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XP and RAM

UberSkippy

a.k.a. FuckTheBullShit
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#1
Ok, so this is more for work than my own knowledge but I'm having some trouble figuring an issue out.

I have a user who has 2 Gigs of physical RAM and a 3 Gig swap file. Now correct me if I'm wrong but XP can really only address 4 Gigs total. That's Physical and Virtual RAM combined right? So in this instance she's got 5 Gigs which would be 1 over the limit.

Assuming that the 4 Gig limit theory holds true it would be safe to expect that if she ran a memory intensive app and addressed something in that 5th Gig we would expect strange behaviors correct?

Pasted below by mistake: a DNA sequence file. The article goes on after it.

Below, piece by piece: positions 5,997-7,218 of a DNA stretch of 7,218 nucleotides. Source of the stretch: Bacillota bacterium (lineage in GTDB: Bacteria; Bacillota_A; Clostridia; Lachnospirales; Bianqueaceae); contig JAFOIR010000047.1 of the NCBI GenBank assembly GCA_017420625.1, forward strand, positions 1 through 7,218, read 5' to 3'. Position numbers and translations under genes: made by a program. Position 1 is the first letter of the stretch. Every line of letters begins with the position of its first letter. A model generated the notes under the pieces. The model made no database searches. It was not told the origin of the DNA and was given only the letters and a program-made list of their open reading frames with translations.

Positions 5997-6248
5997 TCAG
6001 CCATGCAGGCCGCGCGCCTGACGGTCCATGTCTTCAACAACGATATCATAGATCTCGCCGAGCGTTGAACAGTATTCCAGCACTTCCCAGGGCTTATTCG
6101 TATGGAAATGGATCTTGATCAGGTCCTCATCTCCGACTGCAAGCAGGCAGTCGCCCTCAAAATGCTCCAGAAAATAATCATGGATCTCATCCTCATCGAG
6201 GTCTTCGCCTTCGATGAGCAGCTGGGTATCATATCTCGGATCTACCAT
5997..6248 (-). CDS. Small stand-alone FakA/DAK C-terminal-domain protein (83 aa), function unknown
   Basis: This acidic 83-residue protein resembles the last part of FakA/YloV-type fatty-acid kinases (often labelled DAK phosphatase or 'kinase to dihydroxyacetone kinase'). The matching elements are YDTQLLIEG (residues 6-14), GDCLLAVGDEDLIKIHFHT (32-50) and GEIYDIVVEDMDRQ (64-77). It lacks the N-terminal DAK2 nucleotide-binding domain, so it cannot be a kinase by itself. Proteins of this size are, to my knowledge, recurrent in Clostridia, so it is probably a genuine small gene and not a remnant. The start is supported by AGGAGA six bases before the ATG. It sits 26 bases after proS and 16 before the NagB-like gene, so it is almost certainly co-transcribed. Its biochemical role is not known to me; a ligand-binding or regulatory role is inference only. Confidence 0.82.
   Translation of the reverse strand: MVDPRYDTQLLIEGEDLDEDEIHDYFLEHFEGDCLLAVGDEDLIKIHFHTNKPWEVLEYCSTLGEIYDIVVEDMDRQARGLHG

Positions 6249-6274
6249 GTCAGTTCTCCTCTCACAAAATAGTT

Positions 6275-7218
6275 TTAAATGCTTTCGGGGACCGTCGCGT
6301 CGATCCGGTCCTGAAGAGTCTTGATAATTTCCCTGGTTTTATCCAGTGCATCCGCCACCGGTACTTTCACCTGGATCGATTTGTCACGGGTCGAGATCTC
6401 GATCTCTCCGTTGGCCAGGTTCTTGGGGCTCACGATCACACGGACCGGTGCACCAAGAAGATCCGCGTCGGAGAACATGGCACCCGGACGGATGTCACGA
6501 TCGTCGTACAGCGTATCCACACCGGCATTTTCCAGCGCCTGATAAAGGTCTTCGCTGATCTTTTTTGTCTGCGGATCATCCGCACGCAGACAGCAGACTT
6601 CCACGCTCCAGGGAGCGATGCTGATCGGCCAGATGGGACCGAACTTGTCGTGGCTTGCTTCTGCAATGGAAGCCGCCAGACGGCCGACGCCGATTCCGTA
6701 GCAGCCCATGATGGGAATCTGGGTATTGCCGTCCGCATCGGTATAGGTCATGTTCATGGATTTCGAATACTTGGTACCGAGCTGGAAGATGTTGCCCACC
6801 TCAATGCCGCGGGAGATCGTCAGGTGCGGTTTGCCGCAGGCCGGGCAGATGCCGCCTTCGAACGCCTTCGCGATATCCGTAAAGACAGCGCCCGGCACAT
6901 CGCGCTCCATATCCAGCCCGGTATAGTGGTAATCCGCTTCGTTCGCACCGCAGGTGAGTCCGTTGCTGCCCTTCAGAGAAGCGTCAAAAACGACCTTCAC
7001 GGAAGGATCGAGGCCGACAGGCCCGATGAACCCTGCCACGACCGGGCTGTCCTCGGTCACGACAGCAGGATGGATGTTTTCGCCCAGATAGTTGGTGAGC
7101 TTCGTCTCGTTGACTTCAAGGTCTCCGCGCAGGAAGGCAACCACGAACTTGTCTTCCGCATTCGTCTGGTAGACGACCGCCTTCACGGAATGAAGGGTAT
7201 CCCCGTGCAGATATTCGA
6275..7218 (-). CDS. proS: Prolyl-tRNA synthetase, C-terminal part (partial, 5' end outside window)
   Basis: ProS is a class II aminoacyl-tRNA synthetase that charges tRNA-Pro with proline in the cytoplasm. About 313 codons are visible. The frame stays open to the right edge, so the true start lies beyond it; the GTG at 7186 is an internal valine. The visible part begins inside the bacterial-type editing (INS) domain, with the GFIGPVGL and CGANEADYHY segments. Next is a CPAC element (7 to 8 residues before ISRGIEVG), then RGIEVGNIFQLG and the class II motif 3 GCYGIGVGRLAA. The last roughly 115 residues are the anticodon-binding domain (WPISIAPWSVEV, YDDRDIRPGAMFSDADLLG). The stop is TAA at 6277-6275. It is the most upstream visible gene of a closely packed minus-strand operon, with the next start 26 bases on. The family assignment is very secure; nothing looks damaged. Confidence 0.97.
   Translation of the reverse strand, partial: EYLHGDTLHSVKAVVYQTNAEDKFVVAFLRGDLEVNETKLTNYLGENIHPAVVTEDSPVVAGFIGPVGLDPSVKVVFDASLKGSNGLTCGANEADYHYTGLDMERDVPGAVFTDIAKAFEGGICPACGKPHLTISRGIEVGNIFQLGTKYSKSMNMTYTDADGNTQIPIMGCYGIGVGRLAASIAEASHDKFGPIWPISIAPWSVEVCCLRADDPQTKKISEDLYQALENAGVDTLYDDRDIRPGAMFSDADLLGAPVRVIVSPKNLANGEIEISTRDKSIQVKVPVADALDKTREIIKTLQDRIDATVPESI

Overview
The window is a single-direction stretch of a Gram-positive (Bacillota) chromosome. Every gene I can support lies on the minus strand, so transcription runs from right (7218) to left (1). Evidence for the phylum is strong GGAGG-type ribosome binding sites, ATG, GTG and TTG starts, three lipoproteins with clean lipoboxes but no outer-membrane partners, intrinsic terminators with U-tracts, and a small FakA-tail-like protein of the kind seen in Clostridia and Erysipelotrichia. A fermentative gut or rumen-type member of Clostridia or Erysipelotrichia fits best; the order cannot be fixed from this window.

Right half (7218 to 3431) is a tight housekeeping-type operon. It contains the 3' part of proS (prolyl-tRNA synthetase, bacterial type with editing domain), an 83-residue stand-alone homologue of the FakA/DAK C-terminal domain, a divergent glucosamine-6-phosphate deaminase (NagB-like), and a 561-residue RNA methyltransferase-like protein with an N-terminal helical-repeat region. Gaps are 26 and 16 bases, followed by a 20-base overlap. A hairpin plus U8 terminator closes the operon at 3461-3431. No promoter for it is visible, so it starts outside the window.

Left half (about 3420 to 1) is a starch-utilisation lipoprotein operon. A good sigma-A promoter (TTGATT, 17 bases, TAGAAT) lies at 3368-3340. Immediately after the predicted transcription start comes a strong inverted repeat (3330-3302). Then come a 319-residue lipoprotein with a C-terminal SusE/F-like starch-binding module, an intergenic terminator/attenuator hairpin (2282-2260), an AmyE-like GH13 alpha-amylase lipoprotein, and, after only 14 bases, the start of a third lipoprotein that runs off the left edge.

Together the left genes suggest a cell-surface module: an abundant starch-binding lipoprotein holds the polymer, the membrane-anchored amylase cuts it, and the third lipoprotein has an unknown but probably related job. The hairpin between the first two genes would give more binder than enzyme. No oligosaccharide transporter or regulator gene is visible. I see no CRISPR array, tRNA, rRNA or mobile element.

What's happening is that while running some software that renders it's own graphics she gets an error and the file she's working in gets corrupted. We can't figure out how or why that's happening. It appears that she's got a bad memory stick but when we test them they're fine and she's reported no other issues. With a bad memory stick I would expect odd random errors, blue screens and the like.

IT guys, your thoughts?
 

rcarhar

There goes a clever gent
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#2
Have you simply tried toning down the swap file to 1 or 2 gigs and then running such tests? I'd reccomend it.
Bad RAM does give you unwanted behavior, and I don't see a need for a 3 gig swap file, esp. with 2 gigs of phys. RAM. (in most cases)
 

UberSkippy

a.k.a. FuckTheBullShit
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#3
rcarhar said:
Have you simply tried toning down the swap file to 1 or 2 gigs and then running such tests? I'd reccomend it.
Bad RAM does give you unwanted behavior, and I don't see a need for a 3 gig swap file, esp. with 2 gigs of phys. RAM. (in most cases)